I say then, that children, not being capable of judgment, have no real memory. They retain sounds, forms, sensations, but rarely ideas; and still more rarely their combinations. The objection that they learn some elements of geometry is thought to be a proof that I am wrong; but directly to the contrary, it is a proof in my favor. It is shown that, far from knowing how to reason for themselves, they cannot even retain the reasonings of others; for if you follow these little geometricians in their recitations, you will at once see that they have retained only the exact expressions of the figure and the terms of the demonstration. If you interpose the least unforeseen objection to the argument, or if you reverse the figure they are following, they are at once disconcerted. All their knowledge is in sensation, and nothing has penetrated the understanding. Their memory itself is hardly more perfect than their other faculties; since they must almost always learn over again, when grown, the things which they learned by rote in childhood.  5
  I am very far from thinking, however, that children are incapable of any kind of reasoning. On the contrary, I see that they reason very well on whatever they know, and on whatever is related to their present and obvious interests. But it is with respect to their knowledge that we are deceived. We give them credit for knowledge which they do not have, and make them reason on matters which they cannot comprehend. We are deceived, moreover, in trying to make them attentive to considerations which in no wise affect them;—as that of their prospective interest, of their happiness when grown to be men, or of the esteem in which they will be held when they have become great,—talk which, addressed to creatures deprived of all foresight, has absolutely no significance for them. Now, all the premature studies of these unfortunates relate to objects entirely foreign to their minds; and we may judge of the attention which they can give them.  6
  The pedagogues who make such a great display of the subjects which they teach their disciples, are paid to speak of this matter in different terms; but we see by their own course of action that they think exactly as I. do. For what do they really teach their pupils? Words, words, nothing but words. Among the different sciences which they boast of teaching, they are very careful not to choose those which are really useful to them, because they are the sciences of things, and they would never succeed in teaching them; but they prefer the sciences which we seem to know when we have learned their terminology,—such as heraldry, geography, chronology, the languages, etc.,—all of them studies so remote from man, and especially from the child, that it would be a marvel if a single item of all this could be useful to him once in the course of his life.  7
  It will seem surprising to some that I include the study of languages among the inutilities of education; but it will be recollected that I am speaking here only of primary studies; and that, whatever may be thought of it, I do not believe that up to the age of twelve or fifteen years, any child, prodigies excepted, has ever really learned two languages.  8
  I grant that if the study of languages were but the study of words,—that is, of the forms or sounds which express them,—it might be suitable for children; but languages, by the changing symbols, also modify the ideas which they represent. Languages have their several and peculiar effects in the formation of the intellectual faculties; the thoughts are tinged by their respective idioms. The only thing common to languages is the reason. The spirit of each language has its peculiar form; and this difference is doubtless partly the cause and partly the effect of national characteristics. This conjecture seems to be confirmed by the fact that among all the nations of the earth, language follows the vicissitudes of manners, and is preserved pure or is corrupted just as they are.  9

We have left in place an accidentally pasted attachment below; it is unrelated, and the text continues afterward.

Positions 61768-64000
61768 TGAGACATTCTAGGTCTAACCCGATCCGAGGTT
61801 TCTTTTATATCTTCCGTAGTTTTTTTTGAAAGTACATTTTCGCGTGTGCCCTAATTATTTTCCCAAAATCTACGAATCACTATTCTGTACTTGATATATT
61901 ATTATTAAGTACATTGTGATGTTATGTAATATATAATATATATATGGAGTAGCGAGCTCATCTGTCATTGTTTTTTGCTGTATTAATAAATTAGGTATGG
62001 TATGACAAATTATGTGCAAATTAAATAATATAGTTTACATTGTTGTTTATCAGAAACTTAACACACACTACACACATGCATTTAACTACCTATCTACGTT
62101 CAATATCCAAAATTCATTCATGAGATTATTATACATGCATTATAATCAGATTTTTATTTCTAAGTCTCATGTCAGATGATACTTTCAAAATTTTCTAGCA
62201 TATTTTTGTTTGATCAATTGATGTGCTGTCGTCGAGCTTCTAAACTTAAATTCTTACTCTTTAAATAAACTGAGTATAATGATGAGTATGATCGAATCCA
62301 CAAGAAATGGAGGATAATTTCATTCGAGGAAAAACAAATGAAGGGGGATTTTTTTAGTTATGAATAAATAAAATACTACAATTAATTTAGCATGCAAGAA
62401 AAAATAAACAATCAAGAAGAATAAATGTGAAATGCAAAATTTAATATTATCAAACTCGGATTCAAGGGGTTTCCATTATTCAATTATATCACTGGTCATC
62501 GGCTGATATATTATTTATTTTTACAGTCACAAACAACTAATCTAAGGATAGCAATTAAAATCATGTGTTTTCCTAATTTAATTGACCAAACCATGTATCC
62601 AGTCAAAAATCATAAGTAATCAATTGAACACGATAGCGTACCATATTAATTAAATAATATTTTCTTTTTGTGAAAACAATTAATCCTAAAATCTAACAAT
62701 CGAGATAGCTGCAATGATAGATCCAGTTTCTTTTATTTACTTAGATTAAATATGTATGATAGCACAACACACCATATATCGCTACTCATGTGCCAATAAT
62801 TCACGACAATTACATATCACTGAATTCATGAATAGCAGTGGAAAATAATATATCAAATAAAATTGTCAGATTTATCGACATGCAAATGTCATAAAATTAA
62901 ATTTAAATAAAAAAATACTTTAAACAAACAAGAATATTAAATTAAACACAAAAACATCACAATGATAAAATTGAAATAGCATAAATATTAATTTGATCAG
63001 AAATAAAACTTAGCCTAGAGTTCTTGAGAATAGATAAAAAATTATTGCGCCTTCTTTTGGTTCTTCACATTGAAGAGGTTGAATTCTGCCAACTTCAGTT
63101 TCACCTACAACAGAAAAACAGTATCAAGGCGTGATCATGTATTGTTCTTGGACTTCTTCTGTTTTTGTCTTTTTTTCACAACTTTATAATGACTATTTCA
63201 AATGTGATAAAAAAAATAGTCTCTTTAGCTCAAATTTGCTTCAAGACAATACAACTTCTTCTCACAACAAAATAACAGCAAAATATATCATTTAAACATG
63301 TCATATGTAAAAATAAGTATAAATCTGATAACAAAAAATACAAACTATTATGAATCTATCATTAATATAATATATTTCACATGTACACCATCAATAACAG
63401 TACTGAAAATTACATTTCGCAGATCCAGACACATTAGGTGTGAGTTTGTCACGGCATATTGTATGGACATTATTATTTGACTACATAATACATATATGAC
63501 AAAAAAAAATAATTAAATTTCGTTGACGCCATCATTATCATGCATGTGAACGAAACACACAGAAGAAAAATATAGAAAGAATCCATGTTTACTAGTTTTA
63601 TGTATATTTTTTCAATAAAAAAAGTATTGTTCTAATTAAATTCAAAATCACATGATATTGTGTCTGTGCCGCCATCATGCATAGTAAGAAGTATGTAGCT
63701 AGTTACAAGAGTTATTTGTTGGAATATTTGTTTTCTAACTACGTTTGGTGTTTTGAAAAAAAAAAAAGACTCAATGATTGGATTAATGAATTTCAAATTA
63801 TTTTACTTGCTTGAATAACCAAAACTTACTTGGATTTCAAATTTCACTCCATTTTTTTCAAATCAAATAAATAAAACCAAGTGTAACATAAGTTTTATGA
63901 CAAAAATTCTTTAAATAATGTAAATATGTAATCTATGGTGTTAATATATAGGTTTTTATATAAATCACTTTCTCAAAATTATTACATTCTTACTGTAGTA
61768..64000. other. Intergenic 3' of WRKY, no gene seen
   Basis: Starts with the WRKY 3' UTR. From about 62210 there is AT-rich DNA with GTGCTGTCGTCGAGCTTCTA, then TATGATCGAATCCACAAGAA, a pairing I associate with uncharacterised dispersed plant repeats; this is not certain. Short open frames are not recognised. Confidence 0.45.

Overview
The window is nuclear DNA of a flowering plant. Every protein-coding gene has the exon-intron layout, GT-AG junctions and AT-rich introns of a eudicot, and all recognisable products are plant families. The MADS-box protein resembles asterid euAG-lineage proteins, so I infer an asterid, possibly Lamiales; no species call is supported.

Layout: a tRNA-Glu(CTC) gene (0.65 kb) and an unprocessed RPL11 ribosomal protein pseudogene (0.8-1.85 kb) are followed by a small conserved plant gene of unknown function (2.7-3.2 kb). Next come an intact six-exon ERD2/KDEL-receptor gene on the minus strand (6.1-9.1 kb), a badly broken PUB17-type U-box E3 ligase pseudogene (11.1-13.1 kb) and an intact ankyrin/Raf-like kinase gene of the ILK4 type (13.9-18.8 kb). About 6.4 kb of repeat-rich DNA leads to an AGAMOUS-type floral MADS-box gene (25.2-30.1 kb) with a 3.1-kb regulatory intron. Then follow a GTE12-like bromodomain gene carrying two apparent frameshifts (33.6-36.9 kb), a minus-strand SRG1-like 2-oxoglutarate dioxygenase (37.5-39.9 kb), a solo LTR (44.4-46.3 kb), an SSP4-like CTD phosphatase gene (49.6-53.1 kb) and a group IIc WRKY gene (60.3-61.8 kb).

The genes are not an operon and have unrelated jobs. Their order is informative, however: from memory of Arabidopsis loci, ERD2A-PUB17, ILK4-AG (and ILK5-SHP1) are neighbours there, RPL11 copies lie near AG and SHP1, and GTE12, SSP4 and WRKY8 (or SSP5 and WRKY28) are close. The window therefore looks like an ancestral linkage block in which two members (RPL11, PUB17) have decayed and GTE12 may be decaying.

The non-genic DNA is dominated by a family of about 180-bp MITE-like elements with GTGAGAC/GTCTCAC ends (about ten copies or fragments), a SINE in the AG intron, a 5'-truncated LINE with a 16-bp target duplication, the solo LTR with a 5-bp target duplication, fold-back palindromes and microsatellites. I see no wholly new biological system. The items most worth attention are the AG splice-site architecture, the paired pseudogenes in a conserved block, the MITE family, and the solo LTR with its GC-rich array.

Use has given one of these different forms of thought to the child; and it is the only one which he preserves to the age of reason. In order to have two of these forms, he must needs know how to compare ideas; and how can he compare them when he is hardly in a condition to conceive them? Each thing may have for him a thousand different symbols; but each idea can have but one form. Nevertheless, we are told that he learns to speak several. This I deny. I have seen such little prodigies, who thought they were speaking five or six languages. I have heard them speak German in terms of Latin, French, and Italian, respectively. In fact, they used five or six vocabularies, but they spoke nothing but German. In a word, give children as many synonyms as you please, and you will change the words they utter, but not the language: they will never know but one.  10
  It is to conceal their inaptitude in this respect that they are drilled by preference on dead languages, since there are no longer judges of those who may be called to testify. The familiar use of these languages having for a long time been lost, we are content to imitate the remains of them which we find written in books; and this is what we call speaking them. If such is the Greek and Latin of the teachers, we may imagine what the Greek and Latin of the children is! Scarcely have they learned by heart the rudiments of these languages, of which they understand absolutely nothing, when they are taught, first to turn a French discourse into Latin words; and then when they are more advanced, to tack together in prose, sentences from Cicero, and in verse, scraps from Virgil. Then they think that they are speaking Latin: and who is there to contradict them?  11